By Jerad Jaborek
Can cattle digest whole shelled corn? To answer this question, we must first have a basic understanding of corn kernel composition and how it travels through the ruminant digestive tract. Relative to other cereal grains, corn is made up of a greater percentage of starch, which is found in the endosperm. A corn kernel contains 60 to 90% starch depending on the variety of corn. During ruminant digestion, starch is fermented into volatile fatty acids (VFA) in the rumen, and to a lesser degree in the large intestine. Starch is digested into glucose in the small intestine to provide the animal with energy. The starch granules inside the corn kernels are protected by a protein matrix and further protected by a thick multi-layered fibrous shell, called the pericarp, that surrounds the entire corn kernel. In order to access and breakdown the starch from inside the corn kernel, the rumen microbes (i.e., bacteria, protozoa, and fungi) and other digestive enzymes must be able to penetrate the fibrous pericarp and protein matrix that protects the starch contained inside of the corn kernel. For ruminal digestion of the starch from an intact corn kernel to occur, the pericarp of the corn kernel must be damaged by either chewing or some type of grain processing, including grinding, rolling, steam-flaking, ensiling, or tempering.
Research from The Ohio State University set out to answer questions about the digestion of whole shelled corn when fed to beef cattle. Published in the 2005 article, “Effect of cattle age, forage level, and corn processing on diet digestibility and feedlot performance”, by the Journal of Animal Science, the study investigated factors such as animal age, forage level in the diet, time on feed, and grain processing on feedlot cattle performance and starch digestibility.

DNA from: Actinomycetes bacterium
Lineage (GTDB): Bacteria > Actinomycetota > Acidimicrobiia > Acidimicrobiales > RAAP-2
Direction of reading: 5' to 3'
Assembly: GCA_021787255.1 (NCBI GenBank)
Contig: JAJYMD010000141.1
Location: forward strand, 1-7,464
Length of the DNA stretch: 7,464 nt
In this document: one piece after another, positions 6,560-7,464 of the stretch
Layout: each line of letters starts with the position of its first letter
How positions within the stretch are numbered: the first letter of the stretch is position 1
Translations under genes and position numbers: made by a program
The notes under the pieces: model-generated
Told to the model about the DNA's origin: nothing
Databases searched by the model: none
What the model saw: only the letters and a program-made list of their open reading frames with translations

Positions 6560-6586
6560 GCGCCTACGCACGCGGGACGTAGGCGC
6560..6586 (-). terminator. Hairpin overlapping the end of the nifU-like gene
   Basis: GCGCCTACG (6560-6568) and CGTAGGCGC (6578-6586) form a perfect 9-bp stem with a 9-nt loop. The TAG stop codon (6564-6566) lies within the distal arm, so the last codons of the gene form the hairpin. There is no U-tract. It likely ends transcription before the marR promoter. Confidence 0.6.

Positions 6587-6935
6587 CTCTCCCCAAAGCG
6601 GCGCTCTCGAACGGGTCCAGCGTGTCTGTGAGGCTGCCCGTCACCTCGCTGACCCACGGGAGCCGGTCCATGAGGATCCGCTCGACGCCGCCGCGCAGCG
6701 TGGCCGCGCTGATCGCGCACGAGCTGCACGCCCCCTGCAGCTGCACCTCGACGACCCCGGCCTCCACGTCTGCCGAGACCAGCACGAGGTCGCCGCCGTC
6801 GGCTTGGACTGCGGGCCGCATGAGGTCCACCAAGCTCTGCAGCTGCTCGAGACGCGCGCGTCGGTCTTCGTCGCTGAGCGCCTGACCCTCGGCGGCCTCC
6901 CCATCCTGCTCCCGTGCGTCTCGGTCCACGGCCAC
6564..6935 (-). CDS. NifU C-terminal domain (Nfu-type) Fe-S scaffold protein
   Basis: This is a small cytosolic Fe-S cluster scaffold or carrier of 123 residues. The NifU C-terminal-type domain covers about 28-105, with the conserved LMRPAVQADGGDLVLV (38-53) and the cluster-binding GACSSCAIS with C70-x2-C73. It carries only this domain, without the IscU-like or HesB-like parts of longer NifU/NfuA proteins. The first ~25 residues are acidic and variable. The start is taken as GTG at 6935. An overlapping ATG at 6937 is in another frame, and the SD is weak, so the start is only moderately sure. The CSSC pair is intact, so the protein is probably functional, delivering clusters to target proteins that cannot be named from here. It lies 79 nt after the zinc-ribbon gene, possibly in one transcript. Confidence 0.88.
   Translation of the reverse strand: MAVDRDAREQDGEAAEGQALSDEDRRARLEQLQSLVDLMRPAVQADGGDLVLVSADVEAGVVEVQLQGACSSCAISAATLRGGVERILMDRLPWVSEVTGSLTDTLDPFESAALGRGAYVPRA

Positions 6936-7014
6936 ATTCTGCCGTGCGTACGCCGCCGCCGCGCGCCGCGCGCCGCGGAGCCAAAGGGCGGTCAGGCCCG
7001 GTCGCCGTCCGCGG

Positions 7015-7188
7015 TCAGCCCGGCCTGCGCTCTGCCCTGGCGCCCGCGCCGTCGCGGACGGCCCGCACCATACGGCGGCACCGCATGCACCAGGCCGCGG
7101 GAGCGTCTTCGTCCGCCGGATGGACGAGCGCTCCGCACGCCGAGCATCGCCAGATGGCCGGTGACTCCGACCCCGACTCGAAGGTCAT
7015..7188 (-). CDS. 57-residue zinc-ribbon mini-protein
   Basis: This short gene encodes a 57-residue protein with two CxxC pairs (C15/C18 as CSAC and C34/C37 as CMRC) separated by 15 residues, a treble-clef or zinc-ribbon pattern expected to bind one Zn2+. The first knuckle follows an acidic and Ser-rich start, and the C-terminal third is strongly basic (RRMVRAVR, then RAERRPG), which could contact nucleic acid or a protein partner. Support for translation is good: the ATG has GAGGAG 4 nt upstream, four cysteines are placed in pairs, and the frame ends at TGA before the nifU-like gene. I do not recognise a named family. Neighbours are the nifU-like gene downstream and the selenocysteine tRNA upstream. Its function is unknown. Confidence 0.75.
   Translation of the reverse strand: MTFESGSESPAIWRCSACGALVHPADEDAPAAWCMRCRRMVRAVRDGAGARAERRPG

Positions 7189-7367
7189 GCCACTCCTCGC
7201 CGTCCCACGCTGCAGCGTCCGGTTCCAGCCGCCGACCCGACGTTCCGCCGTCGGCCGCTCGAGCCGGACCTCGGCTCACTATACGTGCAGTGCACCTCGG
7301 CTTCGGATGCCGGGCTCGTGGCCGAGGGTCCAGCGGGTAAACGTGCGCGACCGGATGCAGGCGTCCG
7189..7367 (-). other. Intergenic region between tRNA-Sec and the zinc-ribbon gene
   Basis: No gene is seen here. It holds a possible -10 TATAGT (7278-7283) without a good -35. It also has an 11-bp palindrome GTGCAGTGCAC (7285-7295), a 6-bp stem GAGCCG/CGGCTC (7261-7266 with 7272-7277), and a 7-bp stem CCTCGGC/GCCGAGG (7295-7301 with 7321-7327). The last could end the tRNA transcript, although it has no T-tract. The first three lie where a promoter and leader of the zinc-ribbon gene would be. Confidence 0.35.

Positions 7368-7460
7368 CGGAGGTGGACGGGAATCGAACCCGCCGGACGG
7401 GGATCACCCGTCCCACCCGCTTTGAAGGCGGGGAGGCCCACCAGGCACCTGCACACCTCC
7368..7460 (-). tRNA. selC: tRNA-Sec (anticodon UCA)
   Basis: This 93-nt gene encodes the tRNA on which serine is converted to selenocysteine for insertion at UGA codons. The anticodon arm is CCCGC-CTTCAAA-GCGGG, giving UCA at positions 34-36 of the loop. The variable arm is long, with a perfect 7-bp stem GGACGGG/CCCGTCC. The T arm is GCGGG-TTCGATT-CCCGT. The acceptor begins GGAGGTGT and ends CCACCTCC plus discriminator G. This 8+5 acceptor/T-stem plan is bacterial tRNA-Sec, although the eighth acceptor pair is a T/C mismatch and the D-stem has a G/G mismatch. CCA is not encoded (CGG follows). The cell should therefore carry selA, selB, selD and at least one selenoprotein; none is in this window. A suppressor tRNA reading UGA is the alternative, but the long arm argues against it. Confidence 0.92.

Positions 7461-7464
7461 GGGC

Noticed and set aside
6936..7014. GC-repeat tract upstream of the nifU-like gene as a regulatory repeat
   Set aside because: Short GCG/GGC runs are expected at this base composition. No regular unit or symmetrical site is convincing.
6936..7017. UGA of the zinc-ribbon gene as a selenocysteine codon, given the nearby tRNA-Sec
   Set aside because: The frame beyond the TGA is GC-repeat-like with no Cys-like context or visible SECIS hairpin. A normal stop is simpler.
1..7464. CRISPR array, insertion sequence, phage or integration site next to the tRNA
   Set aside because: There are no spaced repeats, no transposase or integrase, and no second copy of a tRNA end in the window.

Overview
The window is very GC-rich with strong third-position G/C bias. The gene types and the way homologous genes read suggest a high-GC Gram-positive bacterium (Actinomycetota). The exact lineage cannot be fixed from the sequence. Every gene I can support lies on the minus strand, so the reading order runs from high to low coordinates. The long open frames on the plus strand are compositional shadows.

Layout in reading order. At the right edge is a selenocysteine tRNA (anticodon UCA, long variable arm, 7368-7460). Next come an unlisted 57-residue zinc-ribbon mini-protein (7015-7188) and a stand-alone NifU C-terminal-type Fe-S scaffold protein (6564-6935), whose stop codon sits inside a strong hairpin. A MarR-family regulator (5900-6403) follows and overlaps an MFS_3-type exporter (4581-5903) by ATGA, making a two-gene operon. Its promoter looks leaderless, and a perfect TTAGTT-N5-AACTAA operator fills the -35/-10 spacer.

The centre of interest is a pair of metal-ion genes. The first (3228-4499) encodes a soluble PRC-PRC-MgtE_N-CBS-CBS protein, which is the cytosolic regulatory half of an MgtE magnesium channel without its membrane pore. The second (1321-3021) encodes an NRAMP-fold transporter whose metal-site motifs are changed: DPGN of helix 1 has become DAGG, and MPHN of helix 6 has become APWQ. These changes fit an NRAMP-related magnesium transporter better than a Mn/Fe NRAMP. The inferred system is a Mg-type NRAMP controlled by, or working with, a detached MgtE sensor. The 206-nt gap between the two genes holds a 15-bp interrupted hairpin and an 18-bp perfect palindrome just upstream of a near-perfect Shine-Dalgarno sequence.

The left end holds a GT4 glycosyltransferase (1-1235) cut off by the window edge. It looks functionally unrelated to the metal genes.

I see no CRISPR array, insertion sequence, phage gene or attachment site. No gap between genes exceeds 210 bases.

Younger calves have been known to chew their feed more frequently than their older counterparts, but this may be because they are less efficient at reducing the particle size of their feed. Therefore, one might expect for younger calves to digest whole shelled corn more efficiently when compared with older calves. However, recently weaned cattle or yearling steer calves did not demonstrate any difference in their ability to digest whole shelled or ground corn provided at 80% of the finishing diet. Further analysis of the manure indicated that only 8 to 9% of the whole shelled corn kernels remained and the age of steers did not influence the digestibility of the starch being consumed.
According to the 1994 article, “Effects of mastication on digestion of whole cereal grains by cattle”, by the Journal of Animal Science, has shown eating rate can also influence the effectiveness of whole shelled corn being chewed when cattle are limit-fed compared with being full-fed eating as much as they want, as limit-fed cattle eat faster than full-fed cattle. However, cattle that spend more time eating and chewing need to spend less time ruminating, while cattle that spend less time eating and chewing initially, spend more time ruminating to reduce feed particle size. Therefore, differences observed in whole shelled corn digestibility compared with other dry corn processing methods may be largely due to the animal’s ability to effectively chew or re-chew the whole shelled corn kernel.